When I was a kid I was at my aunt's house. In her basement she had an old wooden cased multiband short wave radio. I asked if she ever listened to it and she said no...she had gotten it at a rummage sale for a buck and never even plugged it in. I asked if I could have it and she said sure. I took it home and plugged it in and got used to the strange dial.
I heard SW stations from all over. I was 1976, so the solar cycle then was doing very well. I had great propagation!
I heard hams on 160M on AM. It seemed VERY cool to me that a regular person could get a radio and talk all over the planet. The CB boom was at it's height back then, but most days it was 30+ heterodines on all channels and mainly a mess. I knew on ham radio it was a very "professional" atmosphere.
After working at Montgomery Wards as a 16 year old, I bought a Radio Shack DX-160 SW reciever. It was all band all the way up to 30 mHz, and I could hear IT ALL! One winter night (after putting up a 100' longwire at 50') I was listening to 20M and heard PJ2CO in the Netherlands Antillies...he was in a major contest and running North American stations 50 to 60 an hour. It was AMAZING to hear a guy working so many stations. I had never heard a ham contest before!
With trying to get into college and sports taking up most of my time--radio took a back seat until I got in college. I was working part time at a local radio station in Winona, Minnesota when I found out that the station Chief Engineer was a ham! He said if I would study the Novice study book and learn the code he would give me the test. I did, and after 2 months of studying hard in my part time I passed the test! I was KA0NIU! That was 1980.
I didn't do much hamming until after college and I got married. A friend of mine had a pair of Kenwood Twins that he wanted to sell. I had ALWAYS wanted the Kenwood Twins---they were THE most gorgeous radios I had ever seen! I moved back to the Chicago area and applied for my change of address, and my 9-land call sign. I waited and waited. One day, I went to the mailbox and there it was--an envelope from the FCC. I opened it up and looked at my new callsign. "KA9SOX" it said. I alterately laughed and cried for about 10 minutes. I was a Chicago CUBS fan!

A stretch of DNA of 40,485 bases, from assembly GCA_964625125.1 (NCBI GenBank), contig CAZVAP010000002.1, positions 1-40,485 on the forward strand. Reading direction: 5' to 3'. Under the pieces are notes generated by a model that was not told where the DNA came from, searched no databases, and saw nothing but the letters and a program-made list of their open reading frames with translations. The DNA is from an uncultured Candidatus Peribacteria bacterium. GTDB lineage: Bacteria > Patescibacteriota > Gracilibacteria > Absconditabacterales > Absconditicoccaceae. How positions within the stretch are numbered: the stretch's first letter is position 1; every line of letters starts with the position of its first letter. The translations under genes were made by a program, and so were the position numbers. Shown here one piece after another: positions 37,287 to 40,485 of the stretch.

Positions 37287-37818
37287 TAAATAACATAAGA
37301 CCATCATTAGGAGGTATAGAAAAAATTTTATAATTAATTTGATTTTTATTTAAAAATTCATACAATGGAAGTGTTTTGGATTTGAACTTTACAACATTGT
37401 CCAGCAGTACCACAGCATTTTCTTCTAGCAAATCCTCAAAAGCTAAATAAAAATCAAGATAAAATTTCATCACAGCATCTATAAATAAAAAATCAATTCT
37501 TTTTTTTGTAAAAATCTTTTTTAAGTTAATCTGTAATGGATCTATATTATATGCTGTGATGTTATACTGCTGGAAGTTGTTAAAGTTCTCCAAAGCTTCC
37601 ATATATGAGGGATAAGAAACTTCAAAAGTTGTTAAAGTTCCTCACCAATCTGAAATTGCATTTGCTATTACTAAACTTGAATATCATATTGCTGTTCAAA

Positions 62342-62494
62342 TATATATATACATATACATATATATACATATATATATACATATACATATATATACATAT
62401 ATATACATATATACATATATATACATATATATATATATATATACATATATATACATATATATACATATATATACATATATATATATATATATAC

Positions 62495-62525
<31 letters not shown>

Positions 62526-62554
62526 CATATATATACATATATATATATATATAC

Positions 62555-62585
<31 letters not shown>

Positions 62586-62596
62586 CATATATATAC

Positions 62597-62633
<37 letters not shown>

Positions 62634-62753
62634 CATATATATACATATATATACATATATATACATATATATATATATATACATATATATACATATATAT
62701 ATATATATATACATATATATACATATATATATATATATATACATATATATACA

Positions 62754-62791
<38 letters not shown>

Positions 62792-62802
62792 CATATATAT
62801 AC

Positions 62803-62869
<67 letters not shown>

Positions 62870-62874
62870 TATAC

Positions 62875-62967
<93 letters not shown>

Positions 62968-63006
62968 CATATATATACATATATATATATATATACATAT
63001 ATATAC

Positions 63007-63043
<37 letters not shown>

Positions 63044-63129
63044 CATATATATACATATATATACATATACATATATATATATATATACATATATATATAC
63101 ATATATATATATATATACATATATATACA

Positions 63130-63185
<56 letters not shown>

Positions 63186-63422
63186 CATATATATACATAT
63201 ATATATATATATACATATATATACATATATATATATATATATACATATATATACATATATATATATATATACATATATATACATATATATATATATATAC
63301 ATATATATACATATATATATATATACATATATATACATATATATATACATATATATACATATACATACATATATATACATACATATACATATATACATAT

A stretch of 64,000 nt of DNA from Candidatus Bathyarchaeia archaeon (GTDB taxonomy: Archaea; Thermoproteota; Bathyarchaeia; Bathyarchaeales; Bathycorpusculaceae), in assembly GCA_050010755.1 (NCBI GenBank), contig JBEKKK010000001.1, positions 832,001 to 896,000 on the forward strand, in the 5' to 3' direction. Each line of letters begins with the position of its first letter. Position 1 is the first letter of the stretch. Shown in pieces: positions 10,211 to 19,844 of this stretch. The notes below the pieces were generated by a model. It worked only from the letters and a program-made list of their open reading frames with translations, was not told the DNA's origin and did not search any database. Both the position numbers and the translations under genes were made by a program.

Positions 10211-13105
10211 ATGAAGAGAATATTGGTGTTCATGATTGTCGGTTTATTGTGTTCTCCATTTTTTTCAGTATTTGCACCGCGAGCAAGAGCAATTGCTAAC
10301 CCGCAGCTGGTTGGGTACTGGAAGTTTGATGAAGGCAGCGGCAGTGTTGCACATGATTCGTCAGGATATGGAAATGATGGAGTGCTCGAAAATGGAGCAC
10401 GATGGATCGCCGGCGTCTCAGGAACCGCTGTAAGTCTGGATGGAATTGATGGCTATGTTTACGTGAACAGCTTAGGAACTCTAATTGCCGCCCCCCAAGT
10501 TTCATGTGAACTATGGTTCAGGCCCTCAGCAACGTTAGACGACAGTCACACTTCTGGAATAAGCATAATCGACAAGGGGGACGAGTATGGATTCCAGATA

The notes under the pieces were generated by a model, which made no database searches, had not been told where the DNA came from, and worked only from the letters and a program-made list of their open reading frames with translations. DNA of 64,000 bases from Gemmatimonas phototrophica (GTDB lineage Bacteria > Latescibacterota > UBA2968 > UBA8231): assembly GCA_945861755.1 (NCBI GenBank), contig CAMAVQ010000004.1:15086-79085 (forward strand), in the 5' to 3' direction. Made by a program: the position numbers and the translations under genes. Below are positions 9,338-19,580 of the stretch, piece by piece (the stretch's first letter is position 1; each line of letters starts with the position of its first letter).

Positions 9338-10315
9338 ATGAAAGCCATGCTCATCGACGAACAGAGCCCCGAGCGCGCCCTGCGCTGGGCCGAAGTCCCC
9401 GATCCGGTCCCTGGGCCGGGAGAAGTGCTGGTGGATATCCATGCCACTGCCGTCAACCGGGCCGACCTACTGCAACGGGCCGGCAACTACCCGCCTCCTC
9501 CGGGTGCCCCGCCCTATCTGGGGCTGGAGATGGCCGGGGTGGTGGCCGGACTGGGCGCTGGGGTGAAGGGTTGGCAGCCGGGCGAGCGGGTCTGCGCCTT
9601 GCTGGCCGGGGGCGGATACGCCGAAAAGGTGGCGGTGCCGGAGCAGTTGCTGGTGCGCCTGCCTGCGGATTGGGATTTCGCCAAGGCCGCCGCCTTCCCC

I spent my novice days pretty well. I put up a 10m dipole and joined the 10-10 orginazation and also had a 10-80m Cushcraft vertical. The vertical worked far better than the skeptics had told me. I buried 3 25' radials of #10 wire (pretty horrible system, actually) but managed to work all sorts of DX on 80m as well as 15m. Having only CW (morse code) privelidges--I had to make do with what I had. The 10m band was in sad shape, but we had a GREAT group of locals and they were ardent 10-10'ers. With their help, I studied hard and got my General licence.
I would whole heartedly recommend joining 10-10 to any ham! Some hams think that if they aren't in 10-10 and get on 28 mHz that they don't seem to count--and that's not the case! What the FUN part is is that being in 10-10 is like a fraternity on 10m. I also learned (through the 4 times a year 10-10 contests) to be a contester--just like that guy I heard when I was a high school kid. 10-10 contests are like any other contest except 10 meters is "The Great Equalizer". Even a guy with 100 watts and a dipole or better yet--a 3 element yagi--can run stations when the band is open just like those legal limit/6 element beam at 120' and 1.5 kW guys on 20m! That is a BLAST!